For more than most people need to know about sauerkraut

                  http://www.iarelative.com/recipe/sauer.htm

                  Are you having this dish on New Year's Day?

                  What is the basis for this tradition?

                  Is there a Slovak connection?

                  Is this a Slovak-American tradition.

                  Greg

                  ____________ _________ _________ _________ _________ _________ _
                  Love Spell
                  Click here to light up your life with a love spell!
                  http://thirdpartyof fers.juno. com/TGL2141/ c?cp=QPo3qdjMtMm
                  CSxJi8_ZkBQAAJ1D 4BwlR4ftpi7iFil_ CpFskAAYAAAAAAAA AAAAAAAAAAADNAAA
                  AAAAAAAAAAAAAAAA ARwAAAAA=

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                  ____________________________________________________________
                  Nutrition
                  Improve your career health. Click now to study nutrition!
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                • J.B. Bulharowski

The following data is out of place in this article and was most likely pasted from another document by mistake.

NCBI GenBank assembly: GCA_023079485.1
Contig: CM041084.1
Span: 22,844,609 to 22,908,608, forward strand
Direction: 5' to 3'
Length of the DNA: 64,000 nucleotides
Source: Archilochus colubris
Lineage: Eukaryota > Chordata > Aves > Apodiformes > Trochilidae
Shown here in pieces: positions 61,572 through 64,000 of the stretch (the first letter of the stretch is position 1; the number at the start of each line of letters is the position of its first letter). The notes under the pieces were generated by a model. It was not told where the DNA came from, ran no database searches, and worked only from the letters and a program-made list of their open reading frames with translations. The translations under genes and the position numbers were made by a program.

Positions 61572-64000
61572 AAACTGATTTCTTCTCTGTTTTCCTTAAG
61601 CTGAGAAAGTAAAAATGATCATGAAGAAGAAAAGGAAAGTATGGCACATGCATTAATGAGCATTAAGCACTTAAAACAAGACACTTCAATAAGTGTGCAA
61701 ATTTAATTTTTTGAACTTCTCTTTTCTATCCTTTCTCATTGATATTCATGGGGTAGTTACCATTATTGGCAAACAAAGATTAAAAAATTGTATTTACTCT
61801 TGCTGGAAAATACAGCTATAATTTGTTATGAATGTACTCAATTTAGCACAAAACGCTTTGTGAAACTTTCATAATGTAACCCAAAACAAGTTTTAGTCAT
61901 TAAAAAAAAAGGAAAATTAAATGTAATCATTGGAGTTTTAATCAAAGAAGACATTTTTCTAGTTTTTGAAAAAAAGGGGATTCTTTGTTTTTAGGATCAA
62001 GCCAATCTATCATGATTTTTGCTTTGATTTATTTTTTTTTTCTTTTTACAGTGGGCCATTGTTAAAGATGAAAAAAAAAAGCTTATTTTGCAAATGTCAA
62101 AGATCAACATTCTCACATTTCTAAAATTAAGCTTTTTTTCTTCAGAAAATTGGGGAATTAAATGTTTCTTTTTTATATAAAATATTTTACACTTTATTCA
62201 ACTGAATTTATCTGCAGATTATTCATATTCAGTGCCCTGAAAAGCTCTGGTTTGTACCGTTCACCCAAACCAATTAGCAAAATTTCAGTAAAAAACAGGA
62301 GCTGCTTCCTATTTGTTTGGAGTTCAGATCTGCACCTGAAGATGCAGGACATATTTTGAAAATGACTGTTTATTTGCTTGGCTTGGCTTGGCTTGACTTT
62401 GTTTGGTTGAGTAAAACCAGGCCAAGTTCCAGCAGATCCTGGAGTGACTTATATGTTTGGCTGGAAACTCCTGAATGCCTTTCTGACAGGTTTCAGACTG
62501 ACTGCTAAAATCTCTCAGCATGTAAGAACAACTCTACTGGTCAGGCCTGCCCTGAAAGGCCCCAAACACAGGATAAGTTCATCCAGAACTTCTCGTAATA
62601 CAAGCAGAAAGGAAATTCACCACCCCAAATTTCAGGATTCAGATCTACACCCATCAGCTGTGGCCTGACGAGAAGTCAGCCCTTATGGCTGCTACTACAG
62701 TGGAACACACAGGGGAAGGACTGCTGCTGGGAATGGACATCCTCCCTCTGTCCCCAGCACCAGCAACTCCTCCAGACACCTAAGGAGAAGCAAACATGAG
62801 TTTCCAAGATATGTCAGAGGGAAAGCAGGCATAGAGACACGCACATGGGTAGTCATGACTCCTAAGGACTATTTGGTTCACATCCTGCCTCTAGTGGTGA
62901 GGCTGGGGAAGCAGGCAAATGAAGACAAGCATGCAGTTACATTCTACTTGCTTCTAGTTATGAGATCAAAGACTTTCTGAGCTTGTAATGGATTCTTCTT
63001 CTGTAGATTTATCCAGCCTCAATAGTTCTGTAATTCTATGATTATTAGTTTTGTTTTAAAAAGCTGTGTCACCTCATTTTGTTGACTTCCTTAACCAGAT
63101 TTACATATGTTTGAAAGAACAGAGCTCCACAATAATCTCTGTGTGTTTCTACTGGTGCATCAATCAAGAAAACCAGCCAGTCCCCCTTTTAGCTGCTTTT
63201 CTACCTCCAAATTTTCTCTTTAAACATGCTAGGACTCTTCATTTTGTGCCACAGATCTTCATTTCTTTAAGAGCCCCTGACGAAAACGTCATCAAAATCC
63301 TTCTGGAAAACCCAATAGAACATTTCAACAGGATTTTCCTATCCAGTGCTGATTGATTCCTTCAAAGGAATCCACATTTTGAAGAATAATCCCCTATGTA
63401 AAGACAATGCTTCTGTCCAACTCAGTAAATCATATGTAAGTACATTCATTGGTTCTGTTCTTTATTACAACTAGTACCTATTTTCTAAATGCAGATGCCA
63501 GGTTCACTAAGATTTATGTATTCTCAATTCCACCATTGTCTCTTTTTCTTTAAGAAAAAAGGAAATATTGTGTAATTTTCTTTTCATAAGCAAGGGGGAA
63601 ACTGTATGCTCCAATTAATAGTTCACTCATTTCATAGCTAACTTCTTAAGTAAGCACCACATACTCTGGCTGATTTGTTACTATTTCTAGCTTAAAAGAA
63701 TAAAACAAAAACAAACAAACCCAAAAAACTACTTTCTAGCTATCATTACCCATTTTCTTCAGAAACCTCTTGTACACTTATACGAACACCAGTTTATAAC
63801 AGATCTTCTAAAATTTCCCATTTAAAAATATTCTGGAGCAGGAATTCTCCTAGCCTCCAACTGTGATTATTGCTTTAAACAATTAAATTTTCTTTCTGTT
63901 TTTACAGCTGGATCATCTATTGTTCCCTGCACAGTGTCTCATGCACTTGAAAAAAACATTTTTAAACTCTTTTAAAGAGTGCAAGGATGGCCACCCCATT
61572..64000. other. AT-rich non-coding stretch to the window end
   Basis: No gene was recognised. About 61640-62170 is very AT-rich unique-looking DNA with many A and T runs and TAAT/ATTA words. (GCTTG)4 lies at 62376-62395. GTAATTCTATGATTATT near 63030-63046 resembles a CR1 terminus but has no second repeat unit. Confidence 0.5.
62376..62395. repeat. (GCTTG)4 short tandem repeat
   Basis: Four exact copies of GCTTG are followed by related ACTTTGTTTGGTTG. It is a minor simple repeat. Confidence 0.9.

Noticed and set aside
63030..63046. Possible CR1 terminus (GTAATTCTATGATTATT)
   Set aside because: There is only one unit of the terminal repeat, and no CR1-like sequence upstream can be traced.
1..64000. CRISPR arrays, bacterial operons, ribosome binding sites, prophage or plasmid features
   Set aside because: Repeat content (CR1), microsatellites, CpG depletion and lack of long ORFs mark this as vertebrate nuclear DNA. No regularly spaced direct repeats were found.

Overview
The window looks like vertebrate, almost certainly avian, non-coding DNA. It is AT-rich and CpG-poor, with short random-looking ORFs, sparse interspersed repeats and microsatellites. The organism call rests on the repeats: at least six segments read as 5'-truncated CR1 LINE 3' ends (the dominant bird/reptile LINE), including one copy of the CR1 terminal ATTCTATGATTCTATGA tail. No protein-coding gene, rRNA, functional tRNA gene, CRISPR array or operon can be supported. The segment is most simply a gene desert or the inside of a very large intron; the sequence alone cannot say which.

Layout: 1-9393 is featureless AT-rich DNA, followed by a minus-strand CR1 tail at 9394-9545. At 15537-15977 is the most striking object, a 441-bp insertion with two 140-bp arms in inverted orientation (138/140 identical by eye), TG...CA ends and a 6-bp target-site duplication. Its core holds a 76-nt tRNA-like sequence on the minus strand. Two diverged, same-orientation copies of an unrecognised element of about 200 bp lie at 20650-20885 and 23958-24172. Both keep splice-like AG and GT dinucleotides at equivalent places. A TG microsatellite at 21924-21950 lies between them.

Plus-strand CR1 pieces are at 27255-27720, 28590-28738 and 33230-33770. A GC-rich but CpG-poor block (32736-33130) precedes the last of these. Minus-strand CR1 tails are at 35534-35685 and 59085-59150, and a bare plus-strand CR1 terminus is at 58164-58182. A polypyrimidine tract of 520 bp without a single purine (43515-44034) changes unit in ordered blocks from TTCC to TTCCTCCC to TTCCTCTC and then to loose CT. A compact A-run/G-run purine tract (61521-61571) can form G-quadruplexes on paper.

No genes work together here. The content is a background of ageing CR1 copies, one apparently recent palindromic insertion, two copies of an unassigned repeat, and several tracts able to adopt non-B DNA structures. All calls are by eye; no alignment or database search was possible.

Michelle: You betcha, I remember that one. Whiskey on momma s finger for little ones and teething problems. Don t do that now... jb
                  Message 8 of 26 , Jan 9, 2010
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                    Michelle:

                    You betcha, I remember that one. Whiskey on momma's finger for little ones and teething problems. Don't do that now...

                    jb



                    ________________________________
                    From: Michelle Burke <mcmburke@...>
                    To: Slovak-World@yahoogroups.com
                    Sent: Sat, January 9, 2010 4:12:38 PM
                    Subject: Re: [Slovak-World] Re: Cold cures


                    That's it!

                    ____________ _________ _________ __
                    From: Nick Holcz <nickh@iinet.. net.au>
                    To: Slovak-World@ yahoogroups. com
                    Sent: Sun, January 3, 2010 8:40:09 AM
                    Subject: [Slovak-World] Re: Cold cures


                    My father made a hot drink from tea, lemon and honey with a large
                    amount of whisky, it didn't really cure the cold but you stopped
                    thinking about it.

                    Nick

                    [Non-text portions of this message have been removed]